Citizen fire chief
If you’re like me, you’ve been trying not to obsess about the economy. But the constant chatter about bailouts and budgets has got me thinking about organizational change and leadership.
In December, I interviewed Tim Butler, chief of the fire department in St. Paul, Minn. Like the heads of other city departments, he had just been asked to model a 20% reduction in his annual budget. And yet he struck me as steadfastly optimistic and committed to offering more—not less—to the neighborhoods the department serves. Huh?
Pulling back the curtains
In St. Paul, the fire department provides ambulance service in addition to the full range of fire and rescue services. In 2007, firefighters responded to more than 12,000 fire calls and 28,000 emergency medical calls. With that kind of volume, and with more than a dozen fire stations across the city, you would expect firefighters to have their fingers on the pulse of the city. And yet the department had developed a culture where “we were in the stations with the curtains pulled,” according to Butler, who became chief a year ago after working for the city’s police and fire departments for almost two decades. “We could guess at what was going on, but we didn’t really know. We weren’t really engaged.”
For the department to become more engaged—more relevant—Chief Butler would like residents to see fire stations as safe havens. “People used to come to the stations for information and assistance and comfort,” he says. “They’re doing that less, not because the stations are any different, but because of society as a whole. You just don’t go to your neighbors and ask for help.” He has encouraged firefighters and district chiefs to pursue their ideas for open houses and a fire station centennial party, to continue bringing their trucks and ambulances to block parties and National Night Out gatherings, and to participate in commnity council meetings.
His vision also includes taking services the department already provides, or could provide, to neighborhood locations such as grocery stores. “Health screenings, blood pressure checks, and flu shot clinics can happen in the neighborhood,” says Butler. “It’s hard to convince people that we can do this, but they’re not thinking partnerships.”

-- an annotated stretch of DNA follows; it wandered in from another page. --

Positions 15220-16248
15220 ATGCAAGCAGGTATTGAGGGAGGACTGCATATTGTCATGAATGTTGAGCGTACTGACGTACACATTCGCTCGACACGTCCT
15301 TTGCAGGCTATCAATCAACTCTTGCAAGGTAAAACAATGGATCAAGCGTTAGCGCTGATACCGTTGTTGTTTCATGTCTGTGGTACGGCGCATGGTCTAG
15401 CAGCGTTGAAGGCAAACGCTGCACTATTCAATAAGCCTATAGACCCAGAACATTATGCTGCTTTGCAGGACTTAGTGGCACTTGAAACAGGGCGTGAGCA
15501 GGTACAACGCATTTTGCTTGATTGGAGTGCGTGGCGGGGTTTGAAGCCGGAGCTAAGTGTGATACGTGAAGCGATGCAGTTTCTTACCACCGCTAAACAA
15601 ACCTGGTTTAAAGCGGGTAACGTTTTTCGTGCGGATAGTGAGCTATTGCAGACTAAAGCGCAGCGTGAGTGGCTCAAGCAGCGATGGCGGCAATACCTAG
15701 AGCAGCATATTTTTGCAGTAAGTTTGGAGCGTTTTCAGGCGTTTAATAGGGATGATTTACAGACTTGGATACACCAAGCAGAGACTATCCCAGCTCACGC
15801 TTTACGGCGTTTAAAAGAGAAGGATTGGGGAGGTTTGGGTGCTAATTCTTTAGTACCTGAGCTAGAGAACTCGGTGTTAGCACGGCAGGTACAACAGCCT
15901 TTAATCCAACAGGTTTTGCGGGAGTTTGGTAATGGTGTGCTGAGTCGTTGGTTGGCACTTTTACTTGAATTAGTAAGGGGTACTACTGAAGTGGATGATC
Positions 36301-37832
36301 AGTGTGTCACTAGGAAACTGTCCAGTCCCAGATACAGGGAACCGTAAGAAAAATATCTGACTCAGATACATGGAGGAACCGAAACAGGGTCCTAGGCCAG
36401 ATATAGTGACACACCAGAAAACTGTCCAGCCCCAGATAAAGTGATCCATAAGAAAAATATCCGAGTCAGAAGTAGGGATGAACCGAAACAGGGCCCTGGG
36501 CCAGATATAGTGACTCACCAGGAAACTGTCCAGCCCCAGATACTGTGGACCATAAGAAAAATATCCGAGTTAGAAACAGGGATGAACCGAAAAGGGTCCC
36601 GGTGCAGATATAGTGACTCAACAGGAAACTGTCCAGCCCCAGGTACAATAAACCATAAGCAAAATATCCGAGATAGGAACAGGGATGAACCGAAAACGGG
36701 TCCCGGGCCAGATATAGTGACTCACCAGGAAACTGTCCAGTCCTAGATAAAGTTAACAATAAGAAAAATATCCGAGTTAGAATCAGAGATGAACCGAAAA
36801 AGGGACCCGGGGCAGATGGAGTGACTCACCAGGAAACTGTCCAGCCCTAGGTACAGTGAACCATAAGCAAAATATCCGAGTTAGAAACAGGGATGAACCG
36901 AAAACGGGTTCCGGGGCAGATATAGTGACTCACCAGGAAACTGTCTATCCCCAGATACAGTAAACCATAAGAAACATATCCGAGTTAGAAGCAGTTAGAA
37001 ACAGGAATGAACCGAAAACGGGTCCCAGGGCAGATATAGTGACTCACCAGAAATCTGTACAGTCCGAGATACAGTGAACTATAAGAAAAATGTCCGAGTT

Chief Butler just completed a master’s degree in public safety administration, and wrote his thesis on using fire companies to go to individual homes to do safety inspections. “In the United States, most fire injuries and fatalities happen in homes,” he explains. “We’re driving there fast and using aggressive firefighting tactics, and [yet] most injuries and fire deaths happen before we even call 911.” With risk factors for home fires—smoking, poverty, low education—overlapping with other public health concerns, Chief Butler sees an opportunity to maximize public resources by deploying them in new ways. “The only way to make [home inspections] really happen is to use partners in the neighborhood. The benefit is that you have a real powerful punch. With a multi-agency team [including public health personnel], it can be far more powerful for the citizen.”
“I don’t think we can reach people in the community and teach them and motivate them unless we can go into their homes and their businesses and talk to them like real people, like one of them,” Butler says. As the fire department deepens its engagement with the community, the diversity of perspective and experience of its staff members will grow and eventually lead to greater racial and gender diversity, too.
"Citizen fire fighters"
A few months after I first talked to him, Chief Butler is preparing for slightly more modest budget cuts. While the timing may be imposed, he sees the need to change as an opportunity. His vision relies on what he considers abundant human resources. “[Firefighters] are active in life, they’re inquisitive by nature, and they have a deep compassion for the people of St. Paul,” he says. “They have tremendous talent and creativity.”
He sees abundant human resources in residents, too. At Polly’s Coffee Cove, an East Side coffee shop he visits on Saturday mornings, “citizens bring all these ideas,” says Butler. “They’re transforming what could have been a run-down or typical neighborhood in some inner cities into something vibrant and growing. They’re taking ground in their neighborhood the way I want to see our fire department take ground.”
Even if all of this makes sense, change is not easy. Where I work, a group of students, faculty and staff called CHANCE are working to strengthen connections between the University and our adjacent Cedar-Riverside neighborhood. It takes time, effort, vision, and leadership, and in order to be sustainable people need to see the investment as being in their self-interest. (Sean Kershaw of the Citizens League writes about the value of "enlightened self-interest.")
With his vision and organizer's sensibility, Chief Butler gives me hope that there's a positive way out of a budget crisis.